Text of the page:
In brief: Google receives around 20 million business-related contributions to Maps and Search every day, including hours, ratings, photos, reviews, videos and more. Unfortunately, fake reviews are rife on its services. But the tech giant launched a new machine learning algorithm last year that detects these fakes faster than ever. It led to 170 million false reviews being removed in 2023.

Dan Pritchett, Principal Software Engineer at Google Maps, writes that reviews undergo rigorous scrutiny by Google's moderation systems before they're published. The systems also monitor content for suspicious activity over time, which is where the new machine learning algorithm launched last year comes in.

Pritchett explains that the algorithm detects questionable review patterns even faster by examining longer-term signals on a daily basis. Some examples of suspicious activity include a reviewer leaving the same review on multiple businesses, or if business receives a sudden spike in 1-star (review bombing) or 5-star reviews.

The algorithm is also designed to combat the problem of scammers who contact businesses claiming they can improve their reviews and online presence for a fee. Once the patterns are identified, such as the categories of business that are being targeted, the algorithms are refined to protect these businesses from the scammers. Google says it caught over five million fake review attempts related to one particular scam in just a few weeks.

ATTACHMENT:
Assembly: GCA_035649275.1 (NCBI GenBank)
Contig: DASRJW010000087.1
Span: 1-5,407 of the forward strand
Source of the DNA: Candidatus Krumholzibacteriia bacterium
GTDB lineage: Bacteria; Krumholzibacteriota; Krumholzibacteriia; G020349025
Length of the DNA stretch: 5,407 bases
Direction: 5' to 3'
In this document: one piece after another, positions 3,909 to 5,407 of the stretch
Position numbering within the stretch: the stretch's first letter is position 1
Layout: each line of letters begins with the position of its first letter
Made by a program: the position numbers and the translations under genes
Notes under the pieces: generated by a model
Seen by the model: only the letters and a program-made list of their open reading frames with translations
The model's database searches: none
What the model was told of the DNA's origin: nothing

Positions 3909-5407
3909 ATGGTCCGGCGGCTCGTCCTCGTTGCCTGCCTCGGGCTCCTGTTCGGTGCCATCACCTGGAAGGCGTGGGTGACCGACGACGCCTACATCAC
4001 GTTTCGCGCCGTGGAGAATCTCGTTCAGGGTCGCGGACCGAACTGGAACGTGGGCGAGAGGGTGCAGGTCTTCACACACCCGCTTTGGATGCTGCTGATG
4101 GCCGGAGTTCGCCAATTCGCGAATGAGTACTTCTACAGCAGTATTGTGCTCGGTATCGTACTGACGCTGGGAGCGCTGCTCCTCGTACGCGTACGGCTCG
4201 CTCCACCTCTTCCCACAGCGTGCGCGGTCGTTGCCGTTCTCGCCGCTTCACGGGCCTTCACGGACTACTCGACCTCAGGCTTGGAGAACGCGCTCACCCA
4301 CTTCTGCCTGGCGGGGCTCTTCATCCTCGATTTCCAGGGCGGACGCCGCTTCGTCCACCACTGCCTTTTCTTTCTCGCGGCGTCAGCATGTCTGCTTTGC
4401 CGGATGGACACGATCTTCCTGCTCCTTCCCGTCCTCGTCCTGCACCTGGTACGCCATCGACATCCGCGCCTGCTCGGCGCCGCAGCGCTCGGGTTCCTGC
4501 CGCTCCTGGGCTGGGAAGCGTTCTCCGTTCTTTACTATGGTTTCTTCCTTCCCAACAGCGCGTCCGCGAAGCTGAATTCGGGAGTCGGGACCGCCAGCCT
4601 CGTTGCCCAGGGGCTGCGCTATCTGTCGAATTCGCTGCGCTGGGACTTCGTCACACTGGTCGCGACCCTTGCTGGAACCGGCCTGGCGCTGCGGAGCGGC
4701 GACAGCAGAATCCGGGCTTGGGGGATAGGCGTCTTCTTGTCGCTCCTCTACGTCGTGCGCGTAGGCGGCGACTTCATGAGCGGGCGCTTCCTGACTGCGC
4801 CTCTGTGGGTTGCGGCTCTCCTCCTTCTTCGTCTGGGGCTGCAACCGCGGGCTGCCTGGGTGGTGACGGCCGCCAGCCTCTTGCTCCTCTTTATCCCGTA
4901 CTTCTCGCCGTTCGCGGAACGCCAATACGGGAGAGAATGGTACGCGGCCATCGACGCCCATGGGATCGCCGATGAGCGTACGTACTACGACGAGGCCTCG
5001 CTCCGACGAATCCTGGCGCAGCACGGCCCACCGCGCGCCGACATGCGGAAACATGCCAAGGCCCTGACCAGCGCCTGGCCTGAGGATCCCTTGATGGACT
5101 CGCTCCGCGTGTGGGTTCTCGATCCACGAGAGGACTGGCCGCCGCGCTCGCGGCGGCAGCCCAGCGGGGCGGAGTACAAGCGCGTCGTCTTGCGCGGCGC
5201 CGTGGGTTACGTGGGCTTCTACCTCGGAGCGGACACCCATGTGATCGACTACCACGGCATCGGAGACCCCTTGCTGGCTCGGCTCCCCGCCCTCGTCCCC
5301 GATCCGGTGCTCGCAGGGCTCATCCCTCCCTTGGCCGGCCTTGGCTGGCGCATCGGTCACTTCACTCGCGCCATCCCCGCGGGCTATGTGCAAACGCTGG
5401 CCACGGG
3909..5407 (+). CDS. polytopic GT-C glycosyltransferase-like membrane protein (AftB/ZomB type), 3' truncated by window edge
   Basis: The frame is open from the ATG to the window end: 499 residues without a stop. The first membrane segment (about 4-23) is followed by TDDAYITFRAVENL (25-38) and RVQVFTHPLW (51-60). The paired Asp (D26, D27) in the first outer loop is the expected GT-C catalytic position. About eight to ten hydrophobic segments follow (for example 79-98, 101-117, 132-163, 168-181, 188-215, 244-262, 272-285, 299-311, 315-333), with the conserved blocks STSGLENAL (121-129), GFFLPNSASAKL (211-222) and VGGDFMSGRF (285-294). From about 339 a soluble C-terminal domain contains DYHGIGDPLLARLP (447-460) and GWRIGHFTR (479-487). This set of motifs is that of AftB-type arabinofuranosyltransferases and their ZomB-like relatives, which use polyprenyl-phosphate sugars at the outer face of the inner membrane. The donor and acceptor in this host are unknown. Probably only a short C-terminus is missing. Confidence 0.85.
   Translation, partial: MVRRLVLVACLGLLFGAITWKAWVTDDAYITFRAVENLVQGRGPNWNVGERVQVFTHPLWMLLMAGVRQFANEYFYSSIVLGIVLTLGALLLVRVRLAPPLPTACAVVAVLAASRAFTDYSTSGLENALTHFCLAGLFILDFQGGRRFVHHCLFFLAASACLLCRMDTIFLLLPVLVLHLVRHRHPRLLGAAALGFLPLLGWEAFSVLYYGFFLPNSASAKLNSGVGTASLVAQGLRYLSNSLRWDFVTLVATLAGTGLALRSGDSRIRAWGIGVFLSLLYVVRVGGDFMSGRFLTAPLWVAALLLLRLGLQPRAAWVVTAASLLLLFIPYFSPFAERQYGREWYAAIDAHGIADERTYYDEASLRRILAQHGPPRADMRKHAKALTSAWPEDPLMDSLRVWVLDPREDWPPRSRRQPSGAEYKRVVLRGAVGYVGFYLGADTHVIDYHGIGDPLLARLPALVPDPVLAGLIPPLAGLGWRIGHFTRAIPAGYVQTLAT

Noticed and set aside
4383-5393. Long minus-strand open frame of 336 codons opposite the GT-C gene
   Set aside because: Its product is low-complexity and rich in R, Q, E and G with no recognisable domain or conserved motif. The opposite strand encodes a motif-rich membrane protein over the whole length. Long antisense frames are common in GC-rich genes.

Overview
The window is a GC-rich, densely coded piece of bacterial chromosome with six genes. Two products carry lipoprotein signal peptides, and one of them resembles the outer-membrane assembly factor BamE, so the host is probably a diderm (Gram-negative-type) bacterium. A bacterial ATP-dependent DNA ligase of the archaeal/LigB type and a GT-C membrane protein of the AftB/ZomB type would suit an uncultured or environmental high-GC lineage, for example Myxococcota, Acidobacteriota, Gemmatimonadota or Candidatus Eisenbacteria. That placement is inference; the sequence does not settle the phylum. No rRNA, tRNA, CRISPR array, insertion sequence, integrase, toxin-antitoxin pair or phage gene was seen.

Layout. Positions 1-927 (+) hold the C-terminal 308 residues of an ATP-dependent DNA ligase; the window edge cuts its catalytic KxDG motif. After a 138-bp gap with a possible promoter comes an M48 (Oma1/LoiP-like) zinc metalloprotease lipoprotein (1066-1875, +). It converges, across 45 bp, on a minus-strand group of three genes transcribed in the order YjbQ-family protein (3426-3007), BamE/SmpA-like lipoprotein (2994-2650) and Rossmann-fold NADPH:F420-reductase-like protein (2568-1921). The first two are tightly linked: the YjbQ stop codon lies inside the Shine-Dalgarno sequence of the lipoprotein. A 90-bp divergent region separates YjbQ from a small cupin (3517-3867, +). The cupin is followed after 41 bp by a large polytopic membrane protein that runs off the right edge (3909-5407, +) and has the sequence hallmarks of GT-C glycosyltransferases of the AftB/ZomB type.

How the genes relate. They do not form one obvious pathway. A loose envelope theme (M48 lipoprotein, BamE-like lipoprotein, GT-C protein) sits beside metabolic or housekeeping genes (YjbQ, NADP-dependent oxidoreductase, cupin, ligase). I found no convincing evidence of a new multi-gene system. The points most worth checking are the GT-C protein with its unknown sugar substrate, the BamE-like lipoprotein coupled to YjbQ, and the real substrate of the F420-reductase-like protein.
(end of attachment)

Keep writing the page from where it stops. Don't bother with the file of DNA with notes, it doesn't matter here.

Google has the figures to back up its boasts. Over 170 million reviews were removed for violating company policies last year, a massive 45% more than in 2022. It also identified and removed 12 million fake business profiles. Furthermore, 14 million policy-violating videos were removed in 2023, twice as many as the year before, and business owners were protected from over 2 million attempts by scammers trying to claim Business Profiles that did not belong to them.

Google doesn't take people trying to manipulate its system lightly. It filed a lawsuit against a scammer last year who posted more than 350 fraudulent Business Profiles and tried to bolster them with more than 14,000 fake reviews. The person then attempted to sell information about consumers who had interacted with the fake profiles.